1. The uniform tool does not deepen pockets, just takes out rounded corners and flattens the surface. BR shooters do it and remove burrs at the flash hole.
        You will not ream the sides at all. I run revolver loads to near 60,000 psi and you will not shoot many of my loads without complaining. Not made for max velocity, just where accuracy is.
        Not the .44 of course but the big calibers in the BFR’s and Freedoms.
        You will not weaken a case with a uniforming tool.

  3. Priming 3
    I must agree with Glen and his write -up and Miner’s comments. I have been reloading for over 55 years and everything from .22 Hornets to .458 Win. Mags, and powders from Bullseye to H870. Have never had a misfire in temps from near Zero to over 100 Deg.. I use a uniformer to be certain the primer pocket is clean and uniform depth around the perimeter of the pocket to insure primers are sub-flush with the head. Insufficient striker force is usually the culprit in misfires /poor ignition. Take a look at firing pin protrusion on a Mauser ’98 bolt some time.

  4. Total waste of time for loading handgun brass if you use a hand held tool to prime your cases. I personally don’t trust any tube fed priming system (I have grown attached to my fingers). And if you tumble your cases with fine enough corn cob media (read: 20/40) it will clean the primer pockets of your deprimed brass.

    1. I have primed every way you can and still prefer the lee hand tool, been using it since it came out. I also like the Bonanza tool. Many presses have to much pressure and feel is not there. There is false info about using Fed primers in the Lee, they are not prone to go off and have been all I have used for more years then I admit. In 66 years I have never had a primer go off by accident but a friend did, he lost one on the bench and soldered water pipe in his vise, found the primer with the torch. No harm done.
      When a primer does not do what I want and needs changed I have removed many live primers. I do not use them over since a fracture in the compound can change accuracy.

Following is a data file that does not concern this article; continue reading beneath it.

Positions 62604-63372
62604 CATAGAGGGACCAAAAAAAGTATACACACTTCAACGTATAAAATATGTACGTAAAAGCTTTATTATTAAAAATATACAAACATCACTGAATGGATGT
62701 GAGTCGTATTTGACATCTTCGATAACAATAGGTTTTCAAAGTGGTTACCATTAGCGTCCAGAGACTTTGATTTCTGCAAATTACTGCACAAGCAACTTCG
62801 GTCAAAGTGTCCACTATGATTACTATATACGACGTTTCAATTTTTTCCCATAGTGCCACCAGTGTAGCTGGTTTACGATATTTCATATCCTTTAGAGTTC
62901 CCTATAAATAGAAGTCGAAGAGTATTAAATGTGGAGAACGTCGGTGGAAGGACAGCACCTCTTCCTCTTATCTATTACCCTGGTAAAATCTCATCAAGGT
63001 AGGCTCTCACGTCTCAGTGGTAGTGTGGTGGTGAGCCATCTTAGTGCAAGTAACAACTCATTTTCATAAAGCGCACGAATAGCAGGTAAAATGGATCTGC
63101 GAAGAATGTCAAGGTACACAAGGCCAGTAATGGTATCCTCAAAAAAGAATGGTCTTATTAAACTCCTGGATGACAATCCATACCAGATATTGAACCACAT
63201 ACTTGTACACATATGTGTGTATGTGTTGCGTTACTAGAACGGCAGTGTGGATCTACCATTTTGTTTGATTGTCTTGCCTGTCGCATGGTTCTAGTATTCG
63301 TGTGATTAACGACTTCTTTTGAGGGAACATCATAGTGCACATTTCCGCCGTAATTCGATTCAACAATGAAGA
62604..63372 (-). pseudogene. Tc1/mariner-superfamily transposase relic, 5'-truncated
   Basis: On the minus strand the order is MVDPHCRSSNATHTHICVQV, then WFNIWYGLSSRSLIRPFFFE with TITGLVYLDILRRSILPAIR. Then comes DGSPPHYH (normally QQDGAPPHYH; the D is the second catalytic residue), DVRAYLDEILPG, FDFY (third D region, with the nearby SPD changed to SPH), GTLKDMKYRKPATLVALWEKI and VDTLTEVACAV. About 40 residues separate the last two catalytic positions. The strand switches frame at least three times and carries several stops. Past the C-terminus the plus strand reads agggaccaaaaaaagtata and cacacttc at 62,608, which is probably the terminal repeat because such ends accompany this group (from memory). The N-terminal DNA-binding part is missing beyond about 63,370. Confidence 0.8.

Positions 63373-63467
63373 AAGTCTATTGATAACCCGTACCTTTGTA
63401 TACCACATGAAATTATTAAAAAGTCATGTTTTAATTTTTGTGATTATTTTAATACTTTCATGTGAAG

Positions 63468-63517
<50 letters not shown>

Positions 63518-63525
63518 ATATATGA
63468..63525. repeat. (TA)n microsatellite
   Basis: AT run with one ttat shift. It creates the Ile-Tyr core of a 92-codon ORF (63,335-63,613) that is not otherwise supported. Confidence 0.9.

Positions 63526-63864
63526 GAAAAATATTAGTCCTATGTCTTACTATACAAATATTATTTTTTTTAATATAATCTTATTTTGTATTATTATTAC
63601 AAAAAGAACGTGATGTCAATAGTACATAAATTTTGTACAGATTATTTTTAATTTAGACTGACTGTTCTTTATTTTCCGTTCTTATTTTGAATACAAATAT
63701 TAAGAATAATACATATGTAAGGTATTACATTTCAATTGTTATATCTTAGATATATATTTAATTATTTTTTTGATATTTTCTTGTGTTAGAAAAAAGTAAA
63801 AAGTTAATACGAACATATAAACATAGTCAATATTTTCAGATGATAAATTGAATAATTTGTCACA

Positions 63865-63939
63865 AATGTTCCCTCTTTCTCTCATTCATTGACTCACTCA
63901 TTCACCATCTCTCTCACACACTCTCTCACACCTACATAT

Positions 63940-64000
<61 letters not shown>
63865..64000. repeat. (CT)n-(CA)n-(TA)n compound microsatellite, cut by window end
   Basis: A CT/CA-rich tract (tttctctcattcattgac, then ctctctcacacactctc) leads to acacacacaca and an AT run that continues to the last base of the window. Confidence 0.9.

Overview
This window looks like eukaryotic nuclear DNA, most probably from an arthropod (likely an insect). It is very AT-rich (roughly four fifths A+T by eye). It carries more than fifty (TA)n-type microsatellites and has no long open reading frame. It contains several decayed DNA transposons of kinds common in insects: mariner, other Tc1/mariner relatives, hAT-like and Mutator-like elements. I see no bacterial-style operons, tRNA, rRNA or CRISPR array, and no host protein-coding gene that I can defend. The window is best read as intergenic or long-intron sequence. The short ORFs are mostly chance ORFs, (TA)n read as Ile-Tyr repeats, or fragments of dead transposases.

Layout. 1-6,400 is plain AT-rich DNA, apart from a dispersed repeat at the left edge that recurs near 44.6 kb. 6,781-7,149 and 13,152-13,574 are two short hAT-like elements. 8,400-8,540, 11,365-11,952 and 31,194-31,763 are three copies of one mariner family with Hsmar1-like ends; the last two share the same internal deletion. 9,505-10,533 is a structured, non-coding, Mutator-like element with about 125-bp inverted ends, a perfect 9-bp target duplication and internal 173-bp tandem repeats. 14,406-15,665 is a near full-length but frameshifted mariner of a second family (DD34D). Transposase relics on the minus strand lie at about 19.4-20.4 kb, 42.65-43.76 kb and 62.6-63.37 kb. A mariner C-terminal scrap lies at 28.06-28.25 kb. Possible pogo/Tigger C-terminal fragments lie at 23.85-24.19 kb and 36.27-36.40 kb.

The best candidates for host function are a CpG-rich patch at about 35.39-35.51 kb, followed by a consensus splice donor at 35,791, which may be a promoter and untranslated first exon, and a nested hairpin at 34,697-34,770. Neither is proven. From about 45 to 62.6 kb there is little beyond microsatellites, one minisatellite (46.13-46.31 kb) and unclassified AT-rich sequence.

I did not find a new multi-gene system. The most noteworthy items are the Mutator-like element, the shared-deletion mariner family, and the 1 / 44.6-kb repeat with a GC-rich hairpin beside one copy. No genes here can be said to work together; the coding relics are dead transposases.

5. Let me talk about the .454 and the SR mag primer with 296 or H110. Working with them for others has shown failures to ignite with starting loads no matter the primer used. Brass rod and hammer in my shooting bag. Funny to see the bullet up the bore with all the powder packed behind it. Primer pressure with loss of fire. Only at max did the guns work.
    I cut cases for the LP mag primer and all loads fired, even made it more accurate, then found cutting down .460 brass solved it all.
    Going on to the .45 ACP revolver, new S&W that was a shotgun. No load worked. I sat at the bench with my friend, said “too much primer.” I made bushings to take the brass to a SP primer. Came in very accurate since the primer was not moving the bullet. He bought 1000 SP cases, Speer. They even shoot better in his 1911.
    Yes a primer will move the bullet and the powder. There is a difference between pressure and heat.
    I believe nothing in print or the net without many tests.
    Manuals are wrong too, notice a Mag primer is listed for Bullseye, Red Dot, Green Dot and up. Did you ever wonder? Is it the stamp on the case head?

  6. James W Miner,

    I would very much like to converse with you as you have a considerable amount of knowledge and many many years of experience reloading ammo. Please feel free to email me and I will contact you. I have tremendous respect for your common sense, obvious experience and “old school” abilities. Best wishes, Dale

  7. I am actually enjoying this conversation. In my S & W 6″ 629 .44 mag I have been using H110 and 2400 with magnum primers and 240 grain bullets. I use both lead and jacketed. I have been happy with these loads but it seems like you guys experiment a lot more than I do. I live in Kodiak, AK and mostly just carry it around when I go fishing and stuff. So just for bears. What do you think would be the best load?

    1. The S&W is one of the finest revolvers made. I advocate heavy bullets but not in the S&W since you might have recoil inertia issues. We found a 265 gr cast like the RD really shoots good without harm to gun parts. 22 gr of 296 and YES, I still use a Fed 150 primer. I don’t think any bear would stop the load.

  8. The LR and LP have different heights so a LP will be deeper but a proper gun, rifle or any will fire both. I use LP mags in the 45-70 rifle too.
    It is testing to see what works best. I have no fear of a LP with pressures until so high a LR is needed.

  9. The .500 S&W came out for a LP mag and it worked fine but then they changed to a LR for some reason. Guys did not understand so loaded LR in LP pockets, does not work and a slam fire can be had, The head stamp was changed to show LR. But a LP mag works fine in a LR case. Not the other way. Then some said crush the LR primer in more so it is level—WELL???.
    I run out of expletives.